HERCULANEUM, Mo. — A state law in Missouri bears the name of a charming little boy from Herculaneum. His name is Will Capps, 4. He suffers from a rare form of epilepsy.   

“Will’s Law” may be a lifesaver and not just for Will. He has seizures daily. Most are mild. Most people don’t notice them. However, he has a relatively frightening seizure every other day on average, according to his mom.   

He recently had one of those on the playground of his preschool, the Taylor Early Childhood Center in the Dunklin R-5 School District.  His mom, Kayci, was trying to attend a first-grade field trip for one of her two other children but always, she kept her cell phone ready and stayed within a 10-minute radius of Will’s preschool.   

“I cried on the way (to the preschool),” she recalled.  “By the time I got there the seizure had stopped.  The nurse had gotten it to stop and he was sleeping.” 

Will has a rare, catastrophic form of epilepsy known as Dravet Syndrome.  His 11 daily medications cannot stop the seizures and shaking that can last an hour or more and threaten his life.  

Dravet Syndrome can’t stop Will.  

When a Fox 2 News crew visited Will at home a few days later, he immediately grabbed the hand of Fox 2’s Andy Banker and showed Andy around the house.  

Will also has level 3 autism which impacts his ability to speak, his mother said, but his loving demeanor says more than words can.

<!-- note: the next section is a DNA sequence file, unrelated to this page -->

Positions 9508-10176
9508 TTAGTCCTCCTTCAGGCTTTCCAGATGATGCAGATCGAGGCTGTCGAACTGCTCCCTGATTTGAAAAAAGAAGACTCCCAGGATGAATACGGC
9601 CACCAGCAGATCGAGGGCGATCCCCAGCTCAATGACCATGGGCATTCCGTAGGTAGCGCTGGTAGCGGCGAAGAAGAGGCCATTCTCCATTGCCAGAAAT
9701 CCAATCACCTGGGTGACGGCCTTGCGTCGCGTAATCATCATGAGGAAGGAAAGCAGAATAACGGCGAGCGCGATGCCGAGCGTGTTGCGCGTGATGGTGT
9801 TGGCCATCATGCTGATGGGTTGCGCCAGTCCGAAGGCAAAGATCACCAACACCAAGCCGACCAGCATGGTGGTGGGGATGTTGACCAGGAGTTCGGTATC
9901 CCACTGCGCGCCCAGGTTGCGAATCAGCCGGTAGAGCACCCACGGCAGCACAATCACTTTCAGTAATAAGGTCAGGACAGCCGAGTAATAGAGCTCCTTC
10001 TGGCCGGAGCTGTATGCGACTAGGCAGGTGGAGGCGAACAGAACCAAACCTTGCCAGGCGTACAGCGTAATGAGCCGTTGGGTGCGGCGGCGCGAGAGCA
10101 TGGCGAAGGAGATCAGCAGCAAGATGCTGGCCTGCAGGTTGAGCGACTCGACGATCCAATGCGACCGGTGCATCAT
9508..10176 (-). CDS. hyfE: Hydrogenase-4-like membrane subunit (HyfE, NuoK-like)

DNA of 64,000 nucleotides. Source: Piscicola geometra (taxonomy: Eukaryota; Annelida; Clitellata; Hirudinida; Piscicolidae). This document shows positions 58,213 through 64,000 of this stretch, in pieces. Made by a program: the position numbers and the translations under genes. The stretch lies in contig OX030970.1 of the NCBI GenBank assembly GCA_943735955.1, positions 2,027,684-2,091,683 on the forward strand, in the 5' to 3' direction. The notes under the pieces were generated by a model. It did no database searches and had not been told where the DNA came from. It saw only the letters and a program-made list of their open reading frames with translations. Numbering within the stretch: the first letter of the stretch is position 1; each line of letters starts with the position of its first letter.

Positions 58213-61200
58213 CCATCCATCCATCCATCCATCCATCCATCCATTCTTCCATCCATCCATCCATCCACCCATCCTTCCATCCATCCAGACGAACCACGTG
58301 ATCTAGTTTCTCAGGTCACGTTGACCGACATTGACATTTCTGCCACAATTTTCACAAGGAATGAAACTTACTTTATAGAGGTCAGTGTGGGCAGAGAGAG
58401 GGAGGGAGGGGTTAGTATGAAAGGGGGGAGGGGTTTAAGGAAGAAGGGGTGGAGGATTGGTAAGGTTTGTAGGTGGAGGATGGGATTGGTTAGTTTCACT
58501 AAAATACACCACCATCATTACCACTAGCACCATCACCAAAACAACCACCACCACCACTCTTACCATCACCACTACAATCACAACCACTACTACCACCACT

His mother has helped the preschool staff train for Will’s seizures, but Will won’t always go to the same school and an estimated 8,300 Missouri children suffer from seizure disorders.   

His mother learned of similar laws in other states and got the attention of Senator Doug Beck, a Democrat from South St. Louis County.  He sponsored ‘Will’s Law’.  It requires training for school staff and individual health care plans for all of those kids. In a legislative session marked more by bickering than a bill passing among Republicans who control both houses, ‘Will’s Law’ somehow squeaked through.    

“They kind of worked out their differences and it made it through the house, through the Senate with, I think, 27 hours to spare.  So, it was very, very stressful,” Kayci Capps said.   

The lawmakers figured out what Will’s family and preschool already knew:  kids like Will are worth it.   

“Yeah,” said Charissa Kappler, Director of the Taylor Early Childhood Center.  “Moms and dads have a very hard job … for our students anything we can do to improve their quality of life, how they go through the day, keep them safe through the day so that they can engage in learning, it’s worth it.” 

“(Will) lights up the room.  People just love him,” his mom said. “I think seeing his face attached to this bill, I think anyone would do anything for that little kid.” 

‘Will’s Law’ now awaits the governor’s signature.